Organic Solar Panels For Safer Environments, Less Pollution

Photovoltaic cells may be good for energy consumption, but the materials they are built from are not good for the environment. Unless they are built using castor beans, by Californian company BioSolar, that is. By Mallika Naguran.

Los Angeles, 20 Feb 2011. Most people think solar panels are green. They are definitely a green source of energy, but some of the components are definitely not. According to BioSolar CEO, David Lee, many are made from the same compounds used in computers and mobile phones – many of them toxic.

The problem is that solar panels have to be toughened up to last a long time in the environment, says Lee. For example, the backsheets, the bottom-most layers of solar panels, need to withstand 20 to 30 years in the environment, sometimes in the desert, sometimes in the rain.

“This means mBioSolar's Dr. David Lee is convinced bio-plastics will help solve the problem of toxins in PV cell manufactureanufacturers use very toxic processes to toughen them up. For example one common kind of backsheet, Tedlar, is solvent-cast in DMAC, a cancer-causing material,” he says. Worse still, when the life of the product is over, you cannot burn it, because it can release hydrogen fluoride into the environment so it has to be buried in the ground.

Lee’s company has taken a more environmentally friendly route. His company is looking at renewable materials that would last as long or longer than their petroleum counterpart. His alternative is called Nylon 11, and is a polymer derived from the castor bean, and extremely durable.

“We add certain ingredients to make it tougher,” says Lee, “and help it retain electrical properties that are superior to anything else out there.”

BioSolar’s approach — replacing petroleum-based plastic components with those made from renewable plant resources — doesn’t just make environmental sense, but it will save manufacturers money, too, he claims.

Originally trained as an electrical engineer, Lee earned his Ph.D. in electrical engineering from Purdue University. He worked on vehicle safety systems and then went on to help several startup companies until in 2006, he decided he wanted to be his own boss and go after a life’s dream – working on things that could change the Earth and the way people behave.

The big problem in PV cell construction has traditionally been in the way the layers are bonded. BioSolar aims to solve this - and cut costs“Now is the time for green technology to actually be beneficial, and not just a name tag,” he says. So he started BioSolar to go green, reduce cost and to simplify designs. Conventional solar panel backsheets consist of three layers — Tedlar on the top, polyester in the middle, and Tedlar or EVA on the bottom. Not only do these layers tend to split apart with time, they are potentially toxic.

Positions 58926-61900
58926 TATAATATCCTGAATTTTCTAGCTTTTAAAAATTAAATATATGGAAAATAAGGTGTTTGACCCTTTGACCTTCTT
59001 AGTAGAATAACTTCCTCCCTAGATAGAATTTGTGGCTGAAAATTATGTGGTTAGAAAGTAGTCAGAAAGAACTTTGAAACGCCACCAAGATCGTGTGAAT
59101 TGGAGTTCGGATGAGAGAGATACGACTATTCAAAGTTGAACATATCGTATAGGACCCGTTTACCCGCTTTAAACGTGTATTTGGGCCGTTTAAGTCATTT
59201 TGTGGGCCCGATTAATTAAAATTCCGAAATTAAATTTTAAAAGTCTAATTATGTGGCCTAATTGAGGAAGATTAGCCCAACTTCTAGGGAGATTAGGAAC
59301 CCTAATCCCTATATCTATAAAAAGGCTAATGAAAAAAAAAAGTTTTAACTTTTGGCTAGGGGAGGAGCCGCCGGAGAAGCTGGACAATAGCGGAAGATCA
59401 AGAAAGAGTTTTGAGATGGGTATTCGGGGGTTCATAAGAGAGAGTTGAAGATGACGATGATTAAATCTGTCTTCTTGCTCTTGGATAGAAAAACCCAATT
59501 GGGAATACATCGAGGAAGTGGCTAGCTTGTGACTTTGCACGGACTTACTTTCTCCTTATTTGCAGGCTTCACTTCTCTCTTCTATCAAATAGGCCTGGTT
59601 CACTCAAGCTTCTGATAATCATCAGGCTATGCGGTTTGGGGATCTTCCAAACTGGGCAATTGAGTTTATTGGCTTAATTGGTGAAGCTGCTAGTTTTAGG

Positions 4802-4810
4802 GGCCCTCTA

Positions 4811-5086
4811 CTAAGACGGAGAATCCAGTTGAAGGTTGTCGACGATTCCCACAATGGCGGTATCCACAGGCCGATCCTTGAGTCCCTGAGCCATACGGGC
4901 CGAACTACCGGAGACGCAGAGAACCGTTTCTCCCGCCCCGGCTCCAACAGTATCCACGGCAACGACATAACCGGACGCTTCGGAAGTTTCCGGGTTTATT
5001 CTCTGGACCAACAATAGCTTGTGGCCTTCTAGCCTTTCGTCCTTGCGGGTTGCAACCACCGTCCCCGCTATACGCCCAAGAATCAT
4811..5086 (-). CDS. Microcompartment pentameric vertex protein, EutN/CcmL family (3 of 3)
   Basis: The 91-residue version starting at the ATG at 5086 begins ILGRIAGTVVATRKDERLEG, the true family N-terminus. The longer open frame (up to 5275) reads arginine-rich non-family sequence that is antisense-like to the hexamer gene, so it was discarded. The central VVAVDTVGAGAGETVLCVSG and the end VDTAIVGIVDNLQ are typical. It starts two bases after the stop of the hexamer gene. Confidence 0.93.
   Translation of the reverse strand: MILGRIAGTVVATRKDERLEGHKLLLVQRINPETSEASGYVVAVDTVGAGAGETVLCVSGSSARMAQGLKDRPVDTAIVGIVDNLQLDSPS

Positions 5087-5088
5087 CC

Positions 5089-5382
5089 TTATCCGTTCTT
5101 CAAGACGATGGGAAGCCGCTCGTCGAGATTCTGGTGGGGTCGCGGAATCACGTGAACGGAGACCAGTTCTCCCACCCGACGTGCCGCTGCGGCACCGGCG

“So making a single (bean-based) layer avoids all these issues,” he points out.

His company has been selling the idea to solar panel makers – but its biggest appeal (not surprisingly) has been cost, not green credentials. None were concerned about (sustainability) as much as cost. Cost was the number one concern.

It might not sound glamorous, but the castor bean could just bring a revolution in cell construction“But they love to use it as propaganda, to be 'green'. Right now, it’s just a value-add. But the decision comes from the fact that it is more durable and costs less,” he says. Even with the use of contract manufacturers in the United States, they are still competitive when compared to the Chinese. Once the volume matures, it might be easier, says Lee. The company is also considering licensing and acquisitions later.

“This is a new industry that’s been invigorated. So far, all bioplastics have been focused on making compostable, throw-away products. Now bioplastics are focusing on more durable products. We chose a material that’s inherently strong,” he points out. “There are so many plastic parts used by heavy industries that are made from petroleum, then toughened up by adding fluoride to it. And that’s always toxic.”

Lee notes that in today’s market there is a strong drive to make more plastics with bio-based materials, so there are fewer ongoing and disposal pollution problems and their costs will be lower.

Nylon 11 has been used a long time in underwater cabling and some deep-sea drilling, and the material itself is already recognized as being durable.

“What we do is make it more durable still. We change the properties of the polymer to make it tougher,” Lee explains. “There’s more money to be made from tough bioplastics.”

We all know that the petroleum supply is dwindling. Maybe beans will give us some of the answer to our energy needs.

Photos courtesy BioSolar